The 30-year-old lifter set an Olympic record with her monumental win.
It took almost 100 years for it to happen, but the Philippines finally has its first Olympics gold medal. Weightlifter Hidilyn Diaz, already a hero to many for her wins around the world including her silver medal at the 2016 Rio Games, just won the Women’s 55 KG event at the Tokyo Olympics.
Diaz bested eight others at the event, and was in a dogfight with world record holder Liao Qiuyun of China as the competition drew to an exciting conclusion. The two would trade leads near the end, with Diaz needing to lift a kilogram heavier after each attempt to best the Chinese champion.
After Liao lifted a 126 to take back the lead with her last attempt, the Filipina had to go for a 127—an Olympic record—to grab the gold.
Diaz, a Philippine Airforce Sergeant, then stepped onto the platform determined, while loudly giving herself words of encouragement. Then, while the entire nation held its breath, she powerfully held on to her positions through the snatch and jerk, sealing the win.
Diaz then briefly collapsed on to the floor crying before being mobbed by teammates. She finally achieved what she set out to do, and what countless of her countrymen have tried for decades.
The road to the country’s first ever Gold medal was long and hard for the 30-year-old Zamboanga native. Diaz first competed at the 2008 Beijing Olympics, where she was the youngest competitor in her category.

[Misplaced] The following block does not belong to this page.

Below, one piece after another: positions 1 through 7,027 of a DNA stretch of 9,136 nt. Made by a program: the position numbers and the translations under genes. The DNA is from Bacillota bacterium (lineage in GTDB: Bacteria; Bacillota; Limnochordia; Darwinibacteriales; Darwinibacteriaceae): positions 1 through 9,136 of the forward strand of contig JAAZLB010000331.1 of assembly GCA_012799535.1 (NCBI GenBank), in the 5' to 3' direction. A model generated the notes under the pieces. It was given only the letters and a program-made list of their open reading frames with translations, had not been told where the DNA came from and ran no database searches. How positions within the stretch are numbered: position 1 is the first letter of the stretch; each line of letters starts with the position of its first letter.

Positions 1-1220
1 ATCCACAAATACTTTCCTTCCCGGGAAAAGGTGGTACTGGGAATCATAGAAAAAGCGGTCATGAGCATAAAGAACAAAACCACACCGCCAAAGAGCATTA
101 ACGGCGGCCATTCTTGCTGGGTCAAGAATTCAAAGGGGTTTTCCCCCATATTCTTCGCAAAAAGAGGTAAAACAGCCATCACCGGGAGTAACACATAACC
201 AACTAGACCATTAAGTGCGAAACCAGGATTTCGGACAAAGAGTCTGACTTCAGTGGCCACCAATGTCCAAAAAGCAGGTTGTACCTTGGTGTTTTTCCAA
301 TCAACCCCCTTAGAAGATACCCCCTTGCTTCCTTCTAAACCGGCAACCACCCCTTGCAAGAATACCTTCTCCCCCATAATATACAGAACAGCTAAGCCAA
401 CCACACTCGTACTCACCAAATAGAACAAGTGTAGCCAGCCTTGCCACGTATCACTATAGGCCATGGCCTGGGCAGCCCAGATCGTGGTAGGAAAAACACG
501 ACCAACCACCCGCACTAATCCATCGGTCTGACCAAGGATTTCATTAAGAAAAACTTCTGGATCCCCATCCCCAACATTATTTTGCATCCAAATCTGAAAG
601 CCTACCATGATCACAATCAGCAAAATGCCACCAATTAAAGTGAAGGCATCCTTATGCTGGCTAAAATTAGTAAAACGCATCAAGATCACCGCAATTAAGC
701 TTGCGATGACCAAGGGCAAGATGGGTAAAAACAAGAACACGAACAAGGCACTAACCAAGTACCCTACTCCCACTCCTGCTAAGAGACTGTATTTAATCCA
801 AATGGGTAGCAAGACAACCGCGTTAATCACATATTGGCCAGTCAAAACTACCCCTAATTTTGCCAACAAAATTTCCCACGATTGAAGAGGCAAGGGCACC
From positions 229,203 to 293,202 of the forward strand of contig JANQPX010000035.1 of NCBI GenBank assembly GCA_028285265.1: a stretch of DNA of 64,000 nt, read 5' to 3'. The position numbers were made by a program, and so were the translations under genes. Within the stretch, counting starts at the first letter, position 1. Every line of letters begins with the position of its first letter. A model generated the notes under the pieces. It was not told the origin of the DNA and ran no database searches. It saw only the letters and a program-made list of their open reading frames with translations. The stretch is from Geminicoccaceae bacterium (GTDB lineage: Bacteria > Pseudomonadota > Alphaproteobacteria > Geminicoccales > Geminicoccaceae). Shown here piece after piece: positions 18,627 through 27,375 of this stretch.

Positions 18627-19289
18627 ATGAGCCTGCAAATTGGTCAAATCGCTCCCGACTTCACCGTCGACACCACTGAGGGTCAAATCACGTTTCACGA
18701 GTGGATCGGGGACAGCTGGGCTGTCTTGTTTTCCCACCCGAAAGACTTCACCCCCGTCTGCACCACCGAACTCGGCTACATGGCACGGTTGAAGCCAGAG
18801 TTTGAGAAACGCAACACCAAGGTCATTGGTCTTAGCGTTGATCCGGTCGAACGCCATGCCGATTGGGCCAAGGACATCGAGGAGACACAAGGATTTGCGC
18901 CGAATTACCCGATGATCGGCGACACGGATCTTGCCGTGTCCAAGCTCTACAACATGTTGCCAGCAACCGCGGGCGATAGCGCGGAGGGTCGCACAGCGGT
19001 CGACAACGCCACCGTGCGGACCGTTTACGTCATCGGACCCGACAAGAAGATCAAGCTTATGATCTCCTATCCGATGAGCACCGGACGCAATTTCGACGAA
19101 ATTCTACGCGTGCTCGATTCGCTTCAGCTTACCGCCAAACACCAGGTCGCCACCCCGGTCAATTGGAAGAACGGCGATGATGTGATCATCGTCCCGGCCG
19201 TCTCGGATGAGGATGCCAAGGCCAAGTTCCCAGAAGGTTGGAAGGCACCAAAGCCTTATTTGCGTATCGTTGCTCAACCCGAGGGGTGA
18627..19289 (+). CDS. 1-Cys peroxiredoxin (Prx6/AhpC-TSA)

Eight years later, she qualified again and competed in the 53 KG division, bested everyone except for gold medalist Hsu Shu-ching. While she came out of the competition hungry to do one better, she would feel the weight of the country’s expectations on her shoulders.
“Kinakabahan ako na every time na naririnig ko na ‘gold na yan—naisip ko na kailangan ko embrace na ito ang destiny ko, kailangan ko i-claim para manalo ako,” she says in the four-part docu series Let’s Go HD!
And win she did.
With her historic win, Diaz will not only be celebrated throughout the country, but will be awarded sizeable incentives.
As a gold medal winner, Diaz will be awarded with P10 million each from the government, Manny V. Pangilinan Sports Foundation, and San Miguel Corporation owner Ramon Ang. House Deputy Speaker Mikee Romero also committed an additional P3 million for anyone winning gold. Megaworld also announced that it will be gifting the athlete a P14 million condo in Eastwood.
The prizes reflect the frustrations of the country at the Olympic games. Only two other athletes—boxers Mansueto Velasco (1996 Atlanta) and Anthony Villanueva (1964 Tokyo) ever came close to what Diaz has achieved. Arianne Cerdeña did win a gold for Women’s Bowling in 1988, but it was only held as a demonstration sport then and did not count.
Diaz moved to Malaysia a couple of years ago for training, but was stuck there as COVID-19 ravaged the world. She has not seen her family for two years.
“I’m really thankful I can go home now and celebrate with my family and the people who support me,” the Olympic champion told reporters after her win.